Not surprisingly, skepticism of mainstream scientific views on global warming corresponds to party affiliation. During the last ten years, many visible Democratic leaders and liberal-leaning elites have held that global warming is real and poses a large threat, whereas many Republican leaders and conservative-leaning elites have expressed skepticism. Consistent with the argument that citizens follow the lead of elites with whom they share party or ideological affiliations, we found that Republicans hold strikingly different views about global warming from those held by Democrats and nonpartisans, and that the gap between these groups has grown. Whereas Democrats and nonpartisans have become more inclined to endorse the mainstream scientific consensus, the number of Republicans endorsing mainstream scientific views has changed comparatively little, while their knowledge increased and certainty decreased. If Republican leaders continue to hold a skeptical stance, Republican citizens may do so as well.
Large majorities of Americans hold many beliefs and attitudes about global warming that are consistent with the scientific consensus. And some policy solutions (for example, government mandates) enjoy majority support. But public hesitations about cap and trade may well inhibit Washingtons ability to pass legislation that features this approach prominentlyespecially if opposition forces attempt to marshal public opinion and if supporters are inattentive to the sources of that hesitation.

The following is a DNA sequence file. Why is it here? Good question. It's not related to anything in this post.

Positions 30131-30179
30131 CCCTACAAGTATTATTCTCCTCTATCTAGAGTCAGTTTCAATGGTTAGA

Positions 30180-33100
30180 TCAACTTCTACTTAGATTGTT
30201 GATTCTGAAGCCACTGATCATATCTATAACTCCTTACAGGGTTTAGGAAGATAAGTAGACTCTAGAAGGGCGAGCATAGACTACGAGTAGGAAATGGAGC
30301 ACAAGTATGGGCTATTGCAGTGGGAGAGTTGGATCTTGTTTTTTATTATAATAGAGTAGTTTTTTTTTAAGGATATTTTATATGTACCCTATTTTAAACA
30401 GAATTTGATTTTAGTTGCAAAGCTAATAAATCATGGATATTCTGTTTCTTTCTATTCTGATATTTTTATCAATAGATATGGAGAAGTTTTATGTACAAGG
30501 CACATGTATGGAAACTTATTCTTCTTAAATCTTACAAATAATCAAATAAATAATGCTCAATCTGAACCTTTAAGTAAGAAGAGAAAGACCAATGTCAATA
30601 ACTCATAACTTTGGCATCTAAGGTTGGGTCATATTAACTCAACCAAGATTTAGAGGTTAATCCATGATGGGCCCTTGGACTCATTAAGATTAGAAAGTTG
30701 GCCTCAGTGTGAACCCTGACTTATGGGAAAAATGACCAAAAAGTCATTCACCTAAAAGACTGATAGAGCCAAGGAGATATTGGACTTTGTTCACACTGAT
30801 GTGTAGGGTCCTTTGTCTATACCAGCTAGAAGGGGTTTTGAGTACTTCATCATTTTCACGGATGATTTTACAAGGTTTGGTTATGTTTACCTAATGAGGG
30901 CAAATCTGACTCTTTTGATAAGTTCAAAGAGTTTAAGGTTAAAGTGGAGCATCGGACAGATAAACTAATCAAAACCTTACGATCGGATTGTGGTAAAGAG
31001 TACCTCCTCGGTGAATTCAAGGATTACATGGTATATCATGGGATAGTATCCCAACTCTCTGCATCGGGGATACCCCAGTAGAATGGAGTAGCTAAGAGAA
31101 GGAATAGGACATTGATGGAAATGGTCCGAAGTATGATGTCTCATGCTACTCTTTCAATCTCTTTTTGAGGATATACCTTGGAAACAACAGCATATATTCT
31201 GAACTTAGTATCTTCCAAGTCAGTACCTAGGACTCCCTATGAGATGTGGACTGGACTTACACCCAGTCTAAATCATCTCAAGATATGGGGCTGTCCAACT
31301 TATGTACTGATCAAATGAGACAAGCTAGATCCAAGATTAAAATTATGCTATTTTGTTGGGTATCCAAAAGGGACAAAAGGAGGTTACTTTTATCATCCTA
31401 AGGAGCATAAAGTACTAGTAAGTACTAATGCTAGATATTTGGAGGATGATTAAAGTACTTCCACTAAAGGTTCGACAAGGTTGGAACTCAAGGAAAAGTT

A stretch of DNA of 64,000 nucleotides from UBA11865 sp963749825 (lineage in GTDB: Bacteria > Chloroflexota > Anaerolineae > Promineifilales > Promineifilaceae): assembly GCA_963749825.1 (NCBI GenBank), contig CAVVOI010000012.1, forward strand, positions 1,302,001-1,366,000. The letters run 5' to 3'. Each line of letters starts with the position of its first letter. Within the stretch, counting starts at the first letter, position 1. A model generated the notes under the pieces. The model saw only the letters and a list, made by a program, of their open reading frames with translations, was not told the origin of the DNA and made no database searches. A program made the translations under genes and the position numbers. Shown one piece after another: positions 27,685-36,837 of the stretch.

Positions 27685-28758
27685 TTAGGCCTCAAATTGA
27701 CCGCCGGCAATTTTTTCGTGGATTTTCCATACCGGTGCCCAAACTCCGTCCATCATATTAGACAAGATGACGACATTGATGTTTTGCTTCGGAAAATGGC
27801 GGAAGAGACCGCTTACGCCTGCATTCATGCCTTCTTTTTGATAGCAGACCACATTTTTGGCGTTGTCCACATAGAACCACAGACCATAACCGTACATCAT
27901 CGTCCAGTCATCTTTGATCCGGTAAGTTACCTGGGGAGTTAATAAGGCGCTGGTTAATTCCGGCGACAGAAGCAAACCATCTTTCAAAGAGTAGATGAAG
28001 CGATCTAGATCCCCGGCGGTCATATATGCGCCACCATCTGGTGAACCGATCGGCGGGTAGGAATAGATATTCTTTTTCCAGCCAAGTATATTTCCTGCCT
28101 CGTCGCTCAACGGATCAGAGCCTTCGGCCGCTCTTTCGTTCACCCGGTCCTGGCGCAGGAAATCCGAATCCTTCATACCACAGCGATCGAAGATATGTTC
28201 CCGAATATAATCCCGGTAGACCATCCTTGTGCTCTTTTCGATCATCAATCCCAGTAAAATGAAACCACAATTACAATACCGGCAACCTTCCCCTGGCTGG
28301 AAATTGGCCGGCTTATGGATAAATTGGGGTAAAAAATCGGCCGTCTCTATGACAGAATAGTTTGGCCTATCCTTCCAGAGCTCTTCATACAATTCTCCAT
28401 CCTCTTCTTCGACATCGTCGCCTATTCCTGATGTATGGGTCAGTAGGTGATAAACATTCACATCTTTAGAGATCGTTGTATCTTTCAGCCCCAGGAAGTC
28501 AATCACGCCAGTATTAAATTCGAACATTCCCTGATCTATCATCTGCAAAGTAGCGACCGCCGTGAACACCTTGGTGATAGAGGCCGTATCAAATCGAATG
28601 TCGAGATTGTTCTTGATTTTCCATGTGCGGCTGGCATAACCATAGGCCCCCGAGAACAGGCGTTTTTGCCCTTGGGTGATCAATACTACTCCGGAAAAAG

*) These experiments were conducted with non-representative samples of thousands of American adults who volunteered to complete surveys in exchange for money or prizes.
Jon Krosnick is Frederic O. Glover Professor in Humanities and Social Sciences and Professor of Communication, Political Science, and (by courtesy) Psychology at Stanford University.
Ariel Malka is Assistant Professor of Psychology at Yeshiva University.
David Scott Yeager is a PhD candidate at Stanford University.
Stephen Ansolabehere, State of the Nation: How to vote (and what for)
Neil Malhotra and Yotam Margalit, State of the Nation: Anti-Semitism and the economic crisis